Leith has served the persecuted church with food, brought relief and long term jobs to Orissa, India, assisted mission agencies in China with strategy, and helped envision a School of Journalism in Haiti. For over a decade, he and his wife, Shelley, traveled across Canada speaking for FamilyLife on marriage and parenting. Leith was a senior executive for 20 years with the $9 billion ServiceMaster Company, serving in various leadership capacities. He was Vice President of Arrow Leadership and Director of Leadership Development for Christian Leadership Alliance, creating learning experiences for the most influential Christian organizations in the world.

Leith serves on various boards related to his passion of faith integrated with the marketplace, and he loves helping people get clarity on mission and purpose as a certified life coach.

Joseph Loconte

Joseph Loconte is Associate Professor of History at The King’s College (New York), where he teaches Western Civilization and American Foreign Policy.

Loconte is the author of The Searchers: A Quest for Faith in the Valley of Doubt and God, Locke, and Liberty: The Struggle for Religious Freedom in the West. His other books are The End of Illusions: Religious Leaders Confront Hitler’s Gathering Storm and Seducing the Samaritan: How Government Contracts Are Reshaping Social Services. His most recent work is A Hobbit, a Wardrobe, and a Great War : How J.R.R. Tolkein and C.S. Lewis Rediscovered Faith, Friendship, and Heroism in the Cataclysm of 1914-1918.

He contributes to the London-based Standpoint Magazine and Italy’s La Stampa, and he now serves as a senior fellow at the Trinity Forum and as an affiliated scholar at the John Jay Institute. He previously was a Senior Fellow at the Ethics and Public Policy in Washington D.C. and Distinguished Visiting Professor at the School of Public Policy at Pepperdine University.

J. Stanley Mattson

Stan Mattson is the Founder and President of the C.S. Lewis Foundation, Director of the C.S. Lewis Study Centre at The Kilns in Oxford, England and Director of the C.S. Lewis Summer Institute in Oxbridge.

A past member of the faculty of Gordon College and of the faculty and administration of the University of Redlands, Dr. Mattson also served as Headmaster of The Master’s School of West Simsbury, CT.

He founded the C.S. Lewis Foundation in 1986, with the long-range objective of establishing an interdisciplinary, “mere Christian” prototype “Great Books College,” with a school of visual and performing arts, to be named in honor of C.S. Lewis.


Helen Mitchell

Helen M. Mitchell is a speaker, author, teacher, consultant to business leaders and pastors, and a Faith@Work Strategist. Helen currently serves as the Director of the Talbot Center for Faith, Work and Economics at Biola University. She is also adjunct faculty in Biola’s Crowell School of Business and Talbot School of Theology.

As an early adopter of faith, work, and vocation in the local church, she is the architect and visionary of the Saddleback@Work ministry at Saddleback Church. Mitchell started her business career with AT&T becoming a Vice President at the age of 30, and holding various leadership roles.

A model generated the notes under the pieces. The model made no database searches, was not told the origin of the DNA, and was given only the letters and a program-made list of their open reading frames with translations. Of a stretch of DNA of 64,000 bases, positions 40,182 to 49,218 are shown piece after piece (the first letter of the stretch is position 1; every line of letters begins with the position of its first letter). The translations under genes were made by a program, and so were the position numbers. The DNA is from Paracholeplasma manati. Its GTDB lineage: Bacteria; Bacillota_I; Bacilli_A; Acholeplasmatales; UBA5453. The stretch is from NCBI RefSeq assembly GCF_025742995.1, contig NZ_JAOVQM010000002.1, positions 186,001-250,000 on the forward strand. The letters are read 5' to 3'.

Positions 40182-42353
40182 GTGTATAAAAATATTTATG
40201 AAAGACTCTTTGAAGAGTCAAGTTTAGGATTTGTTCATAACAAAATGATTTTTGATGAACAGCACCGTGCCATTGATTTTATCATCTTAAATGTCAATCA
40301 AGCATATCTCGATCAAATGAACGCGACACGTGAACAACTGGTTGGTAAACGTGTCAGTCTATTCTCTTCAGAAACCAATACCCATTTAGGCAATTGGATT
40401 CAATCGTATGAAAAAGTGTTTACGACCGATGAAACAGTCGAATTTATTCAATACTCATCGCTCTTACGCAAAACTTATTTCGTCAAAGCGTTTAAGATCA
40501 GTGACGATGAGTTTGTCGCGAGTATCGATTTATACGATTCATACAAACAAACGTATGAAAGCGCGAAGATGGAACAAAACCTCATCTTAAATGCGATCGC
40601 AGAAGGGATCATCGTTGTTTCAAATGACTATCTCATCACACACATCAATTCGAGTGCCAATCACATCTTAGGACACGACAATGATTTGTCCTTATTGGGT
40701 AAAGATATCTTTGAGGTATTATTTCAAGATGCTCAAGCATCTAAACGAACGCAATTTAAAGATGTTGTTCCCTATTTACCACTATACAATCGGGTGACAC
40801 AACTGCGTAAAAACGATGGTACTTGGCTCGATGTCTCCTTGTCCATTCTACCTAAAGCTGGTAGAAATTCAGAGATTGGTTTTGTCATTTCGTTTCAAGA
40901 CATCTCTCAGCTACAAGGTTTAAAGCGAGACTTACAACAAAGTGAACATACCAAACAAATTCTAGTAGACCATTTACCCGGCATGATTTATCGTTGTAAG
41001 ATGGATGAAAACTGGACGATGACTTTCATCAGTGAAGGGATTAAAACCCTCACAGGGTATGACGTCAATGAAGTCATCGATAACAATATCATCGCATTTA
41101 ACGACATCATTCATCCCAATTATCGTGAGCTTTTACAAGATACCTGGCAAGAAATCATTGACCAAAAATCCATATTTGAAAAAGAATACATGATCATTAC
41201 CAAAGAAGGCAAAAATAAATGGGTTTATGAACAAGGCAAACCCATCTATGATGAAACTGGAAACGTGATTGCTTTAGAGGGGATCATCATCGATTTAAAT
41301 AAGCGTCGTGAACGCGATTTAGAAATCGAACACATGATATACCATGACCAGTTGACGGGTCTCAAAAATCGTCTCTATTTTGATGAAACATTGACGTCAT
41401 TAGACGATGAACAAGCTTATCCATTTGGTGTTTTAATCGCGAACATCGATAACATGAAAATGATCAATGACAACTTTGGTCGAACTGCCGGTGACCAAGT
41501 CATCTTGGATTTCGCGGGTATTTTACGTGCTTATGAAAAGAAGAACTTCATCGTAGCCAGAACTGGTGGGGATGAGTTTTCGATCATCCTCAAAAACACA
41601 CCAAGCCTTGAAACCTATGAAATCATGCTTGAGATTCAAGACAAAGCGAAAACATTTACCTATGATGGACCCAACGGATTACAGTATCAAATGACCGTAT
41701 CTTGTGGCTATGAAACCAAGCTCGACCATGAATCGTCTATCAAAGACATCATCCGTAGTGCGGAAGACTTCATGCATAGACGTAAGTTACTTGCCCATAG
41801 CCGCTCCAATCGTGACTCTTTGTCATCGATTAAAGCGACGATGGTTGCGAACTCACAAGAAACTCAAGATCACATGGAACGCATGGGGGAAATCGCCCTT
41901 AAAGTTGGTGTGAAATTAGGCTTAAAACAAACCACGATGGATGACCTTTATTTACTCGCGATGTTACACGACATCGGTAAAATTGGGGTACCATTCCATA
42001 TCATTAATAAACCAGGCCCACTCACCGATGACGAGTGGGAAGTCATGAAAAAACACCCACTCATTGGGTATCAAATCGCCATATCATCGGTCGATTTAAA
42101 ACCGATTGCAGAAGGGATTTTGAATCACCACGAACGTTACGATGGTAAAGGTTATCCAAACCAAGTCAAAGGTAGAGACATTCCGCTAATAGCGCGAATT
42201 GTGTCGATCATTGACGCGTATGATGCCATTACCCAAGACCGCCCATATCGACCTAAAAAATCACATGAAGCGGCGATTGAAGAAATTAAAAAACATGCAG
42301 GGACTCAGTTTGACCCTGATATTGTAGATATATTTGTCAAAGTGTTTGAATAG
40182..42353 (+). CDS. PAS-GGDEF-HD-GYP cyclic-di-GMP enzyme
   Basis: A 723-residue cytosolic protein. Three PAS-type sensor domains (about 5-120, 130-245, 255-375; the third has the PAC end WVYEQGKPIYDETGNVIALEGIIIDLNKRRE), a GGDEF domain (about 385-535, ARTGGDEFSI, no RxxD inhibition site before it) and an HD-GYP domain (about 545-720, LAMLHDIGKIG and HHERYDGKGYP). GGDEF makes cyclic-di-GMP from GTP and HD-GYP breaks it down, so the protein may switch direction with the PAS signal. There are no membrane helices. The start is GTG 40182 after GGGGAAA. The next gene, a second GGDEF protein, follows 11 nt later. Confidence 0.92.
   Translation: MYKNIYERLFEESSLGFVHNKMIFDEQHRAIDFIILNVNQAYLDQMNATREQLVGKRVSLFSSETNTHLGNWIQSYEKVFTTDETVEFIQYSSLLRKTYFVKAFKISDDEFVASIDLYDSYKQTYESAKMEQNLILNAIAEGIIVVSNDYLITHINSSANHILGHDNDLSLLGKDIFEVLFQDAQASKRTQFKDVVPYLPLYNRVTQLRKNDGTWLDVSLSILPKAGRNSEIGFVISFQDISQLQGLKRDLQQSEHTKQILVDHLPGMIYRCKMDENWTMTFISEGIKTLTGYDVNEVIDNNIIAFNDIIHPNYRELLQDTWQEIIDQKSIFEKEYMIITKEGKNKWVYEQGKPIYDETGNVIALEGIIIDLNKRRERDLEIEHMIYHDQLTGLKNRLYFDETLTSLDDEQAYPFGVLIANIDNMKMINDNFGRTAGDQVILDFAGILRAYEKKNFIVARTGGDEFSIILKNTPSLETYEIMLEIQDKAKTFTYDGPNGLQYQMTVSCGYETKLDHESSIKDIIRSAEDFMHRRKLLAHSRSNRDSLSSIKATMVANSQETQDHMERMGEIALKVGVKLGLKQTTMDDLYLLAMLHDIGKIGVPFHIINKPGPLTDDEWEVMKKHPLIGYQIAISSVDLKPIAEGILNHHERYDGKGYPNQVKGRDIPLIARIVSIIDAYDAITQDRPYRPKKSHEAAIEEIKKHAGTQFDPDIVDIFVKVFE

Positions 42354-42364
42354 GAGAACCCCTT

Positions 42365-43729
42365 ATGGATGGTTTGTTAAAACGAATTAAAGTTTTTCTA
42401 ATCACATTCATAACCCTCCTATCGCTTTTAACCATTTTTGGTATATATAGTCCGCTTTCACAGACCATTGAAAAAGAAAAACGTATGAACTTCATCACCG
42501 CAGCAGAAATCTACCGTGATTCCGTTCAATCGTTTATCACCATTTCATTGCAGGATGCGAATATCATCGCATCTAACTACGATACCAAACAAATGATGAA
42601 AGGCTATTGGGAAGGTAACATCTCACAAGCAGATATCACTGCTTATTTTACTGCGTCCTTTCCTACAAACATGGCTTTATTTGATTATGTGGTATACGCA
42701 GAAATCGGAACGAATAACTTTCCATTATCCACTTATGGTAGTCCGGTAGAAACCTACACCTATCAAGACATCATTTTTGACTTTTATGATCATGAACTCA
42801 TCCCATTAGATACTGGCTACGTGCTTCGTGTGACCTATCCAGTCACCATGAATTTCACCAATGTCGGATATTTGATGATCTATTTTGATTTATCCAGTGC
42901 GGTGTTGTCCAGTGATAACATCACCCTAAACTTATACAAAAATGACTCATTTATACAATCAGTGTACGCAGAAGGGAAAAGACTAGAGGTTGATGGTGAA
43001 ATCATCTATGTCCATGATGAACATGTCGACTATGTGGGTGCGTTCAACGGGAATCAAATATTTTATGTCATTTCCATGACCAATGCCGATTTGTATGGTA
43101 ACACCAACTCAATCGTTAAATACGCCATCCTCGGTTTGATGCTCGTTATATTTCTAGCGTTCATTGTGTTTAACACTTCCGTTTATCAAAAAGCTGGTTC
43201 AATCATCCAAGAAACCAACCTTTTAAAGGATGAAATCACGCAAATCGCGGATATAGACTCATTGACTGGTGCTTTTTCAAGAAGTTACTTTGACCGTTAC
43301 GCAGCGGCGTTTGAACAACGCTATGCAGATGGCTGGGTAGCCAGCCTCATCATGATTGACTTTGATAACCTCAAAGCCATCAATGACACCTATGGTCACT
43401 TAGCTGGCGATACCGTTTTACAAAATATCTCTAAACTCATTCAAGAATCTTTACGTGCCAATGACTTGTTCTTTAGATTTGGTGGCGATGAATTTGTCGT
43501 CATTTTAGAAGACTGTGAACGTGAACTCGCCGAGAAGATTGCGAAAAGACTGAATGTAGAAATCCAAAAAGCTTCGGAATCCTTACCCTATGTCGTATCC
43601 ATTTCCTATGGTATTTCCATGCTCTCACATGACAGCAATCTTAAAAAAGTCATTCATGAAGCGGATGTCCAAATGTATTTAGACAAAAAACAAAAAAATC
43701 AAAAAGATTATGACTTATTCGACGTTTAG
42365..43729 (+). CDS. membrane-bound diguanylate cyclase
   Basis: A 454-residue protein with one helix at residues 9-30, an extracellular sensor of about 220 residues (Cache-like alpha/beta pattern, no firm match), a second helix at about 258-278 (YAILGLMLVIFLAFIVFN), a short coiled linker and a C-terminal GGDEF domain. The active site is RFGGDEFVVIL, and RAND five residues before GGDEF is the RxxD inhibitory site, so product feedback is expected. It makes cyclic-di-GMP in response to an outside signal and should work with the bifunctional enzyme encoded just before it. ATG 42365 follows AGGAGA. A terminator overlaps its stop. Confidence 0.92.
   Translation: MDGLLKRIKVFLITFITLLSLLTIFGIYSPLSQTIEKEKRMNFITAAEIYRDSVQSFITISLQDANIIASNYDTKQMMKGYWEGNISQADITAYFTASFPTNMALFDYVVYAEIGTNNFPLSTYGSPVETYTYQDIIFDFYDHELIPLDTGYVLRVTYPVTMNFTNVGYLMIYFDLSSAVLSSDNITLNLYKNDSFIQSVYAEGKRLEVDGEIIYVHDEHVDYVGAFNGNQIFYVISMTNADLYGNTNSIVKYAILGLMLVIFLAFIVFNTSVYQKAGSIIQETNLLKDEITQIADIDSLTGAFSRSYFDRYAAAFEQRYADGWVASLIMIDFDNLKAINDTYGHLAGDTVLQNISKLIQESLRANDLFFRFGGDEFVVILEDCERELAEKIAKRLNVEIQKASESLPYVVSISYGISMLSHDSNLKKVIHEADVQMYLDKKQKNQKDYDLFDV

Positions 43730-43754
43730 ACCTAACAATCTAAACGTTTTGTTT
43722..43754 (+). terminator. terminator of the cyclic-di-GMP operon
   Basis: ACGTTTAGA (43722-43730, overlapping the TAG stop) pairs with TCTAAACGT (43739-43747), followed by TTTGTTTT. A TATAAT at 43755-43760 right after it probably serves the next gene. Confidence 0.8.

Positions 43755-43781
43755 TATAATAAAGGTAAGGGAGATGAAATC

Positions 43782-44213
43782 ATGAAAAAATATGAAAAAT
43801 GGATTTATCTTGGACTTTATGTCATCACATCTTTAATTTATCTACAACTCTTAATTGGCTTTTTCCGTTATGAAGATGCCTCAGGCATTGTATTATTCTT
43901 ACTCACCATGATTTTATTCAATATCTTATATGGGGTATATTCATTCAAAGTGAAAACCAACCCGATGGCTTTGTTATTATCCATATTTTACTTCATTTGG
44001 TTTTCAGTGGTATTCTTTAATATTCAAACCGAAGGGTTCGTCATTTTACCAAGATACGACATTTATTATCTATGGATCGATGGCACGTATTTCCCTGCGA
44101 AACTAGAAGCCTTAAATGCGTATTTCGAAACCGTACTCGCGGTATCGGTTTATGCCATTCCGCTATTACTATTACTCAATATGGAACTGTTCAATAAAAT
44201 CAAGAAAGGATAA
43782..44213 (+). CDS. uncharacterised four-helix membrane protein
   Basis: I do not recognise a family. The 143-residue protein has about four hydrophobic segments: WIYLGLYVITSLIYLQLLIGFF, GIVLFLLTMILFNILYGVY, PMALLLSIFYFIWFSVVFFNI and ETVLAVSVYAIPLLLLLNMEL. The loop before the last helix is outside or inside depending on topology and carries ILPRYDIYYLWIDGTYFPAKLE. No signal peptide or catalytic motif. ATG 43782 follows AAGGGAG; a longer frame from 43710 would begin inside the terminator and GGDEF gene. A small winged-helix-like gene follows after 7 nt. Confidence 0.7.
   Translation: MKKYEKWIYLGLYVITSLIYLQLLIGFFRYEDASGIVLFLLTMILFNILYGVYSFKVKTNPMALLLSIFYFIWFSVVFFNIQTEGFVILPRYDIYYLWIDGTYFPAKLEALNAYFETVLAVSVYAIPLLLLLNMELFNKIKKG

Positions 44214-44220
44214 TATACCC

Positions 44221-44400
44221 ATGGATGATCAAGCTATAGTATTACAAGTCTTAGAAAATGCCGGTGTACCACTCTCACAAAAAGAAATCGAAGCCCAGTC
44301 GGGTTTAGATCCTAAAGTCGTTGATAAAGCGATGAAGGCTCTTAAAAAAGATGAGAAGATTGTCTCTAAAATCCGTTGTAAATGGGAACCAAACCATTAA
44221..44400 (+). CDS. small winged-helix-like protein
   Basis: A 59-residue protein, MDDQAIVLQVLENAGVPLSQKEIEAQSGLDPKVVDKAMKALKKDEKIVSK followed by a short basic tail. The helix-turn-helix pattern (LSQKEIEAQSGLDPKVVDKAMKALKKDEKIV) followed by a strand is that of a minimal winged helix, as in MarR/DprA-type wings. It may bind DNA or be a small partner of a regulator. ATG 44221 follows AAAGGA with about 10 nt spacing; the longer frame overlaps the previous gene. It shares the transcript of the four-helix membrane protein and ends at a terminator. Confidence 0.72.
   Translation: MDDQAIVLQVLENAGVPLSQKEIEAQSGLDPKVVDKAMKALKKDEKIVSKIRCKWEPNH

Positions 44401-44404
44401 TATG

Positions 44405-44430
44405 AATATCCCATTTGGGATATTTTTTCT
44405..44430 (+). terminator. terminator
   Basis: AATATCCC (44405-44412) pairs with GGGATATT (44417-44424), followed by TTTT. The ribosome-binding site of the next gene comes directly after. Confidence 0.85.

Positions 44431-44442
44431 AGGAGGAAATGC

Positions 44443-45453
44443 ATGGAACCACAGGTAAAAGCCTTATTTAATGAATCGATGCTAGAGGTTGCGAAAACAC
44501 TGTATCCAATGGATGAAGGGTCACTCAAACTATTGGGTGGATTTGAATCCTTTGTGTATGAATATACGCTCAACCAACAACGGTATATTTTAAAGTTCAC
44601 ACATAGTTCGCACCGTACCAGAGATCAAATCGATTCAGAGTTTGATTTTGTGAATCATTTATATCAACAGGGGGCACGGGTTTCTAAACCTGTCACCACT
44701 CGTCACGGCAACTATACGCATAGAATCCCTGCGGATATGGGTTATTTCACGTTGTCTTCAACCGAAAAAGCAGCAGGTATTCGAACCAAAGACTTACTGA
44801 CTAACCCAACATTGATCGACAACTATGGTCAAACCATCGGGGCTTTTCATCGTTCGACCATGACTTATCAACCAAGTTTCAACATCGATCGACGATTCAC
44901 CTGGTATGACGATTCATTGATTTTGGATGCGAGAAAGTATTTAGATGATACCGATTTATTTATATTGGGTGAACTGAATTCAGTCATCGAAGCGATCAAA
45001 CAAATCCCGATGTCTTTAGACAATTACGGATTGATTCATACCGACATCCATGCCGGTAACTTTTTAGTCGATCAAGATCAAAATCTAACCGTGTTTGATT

She is passionate to see people fully activated and engaged in their calling and to see the local church equipped to lead people into a Biblical understanding of work and vocation and its value and service to Christ.

Joseph Pearce

Joseph Pearce is writer in residence at Aquinas College in Nashville, Tennessee; and Director of the Aquinas Center for Faith and Culture.

He has written a number of critically acclaimed, best-selling biographies of great 19th and 20th-century Christian authors, including Wisdom and Innocence: A Life of G. K. Chesterton, Tolkien: Man and Myth, C. S. Lewis and The Catholic Church, and Solzhenitsyn: A Soul in Exile. His books have been published and translated into Spanish, Portuguese, French, Dutch, Italian, Korean, Mandarin and Polish.

Pearce is also editor of the St. Austin Review, an international magazine dedicated to reclaiming Catholic culture.

Mark Pike

Mark Pike is Professor of Education and Head of the School of Education at the University of Leeds. Due to a research grant from the John Templeton Foundation, he is also director (Principal Investigator) of the Narnian Virtues Character Education research project. 

He writes and speaks widely on literary, moral and religious issues in education and is the author of Mere Education: C S Lewis as Teacher for our Time (The Lutterworth Press, Cambridge, 2013), Ethical English – Teaching and Learning English as Spiritual, Moral and Religious Education (Bloomsbury, 2014). His articles have been published in journals such as the Oxford Review of Education, Journal of Curriculum Studies, Journal of Character Education and  Journal of Beliefs and Values – studies in religion and education. He also serves on the editorial board of the Journal of Moral Education.

Pike’s specialized research areas include: character education, Christian education, C.S. Lewis as an educator, reading and response to literature, and values and virtues in schooling and society.

Mary Poplin

Mary Poplin is a professor in the School of Educational Studies at Claremont Graduate University.

Her work spans K–12 to higher education. Poplin, who began her career as a public school teacher, conducts research largely on the inside of schools and classrooms, and more recently on highly effective teachers in urban poor schools. Funded by the John and Dora Haynes Foundation, she and eight colleagues conducted extensive research from 2005-2009 with 30 highly effective teachers in nine low performing urban K–12 schools in Los Angeles County.

Academically, she explores the contemporary intellectual trends dominant in the various academic disciplines—the sciences, humanities, and social sciences. In 2014, she published Is Reality Secular? Testing the Assumptions of Four Global Worldviews (InterVarsity Press). Additionally, she is a frequent speaker in Veritas Forums throughout the country. In 1996, Poplin also worked for two months with Mother Teresa and the Missionaries of Charity in Calcutta to understand why she said their work was “religious work and not social work.” Her book on this experience, Finding Calcutta was published by InterVarsity Press in 2008.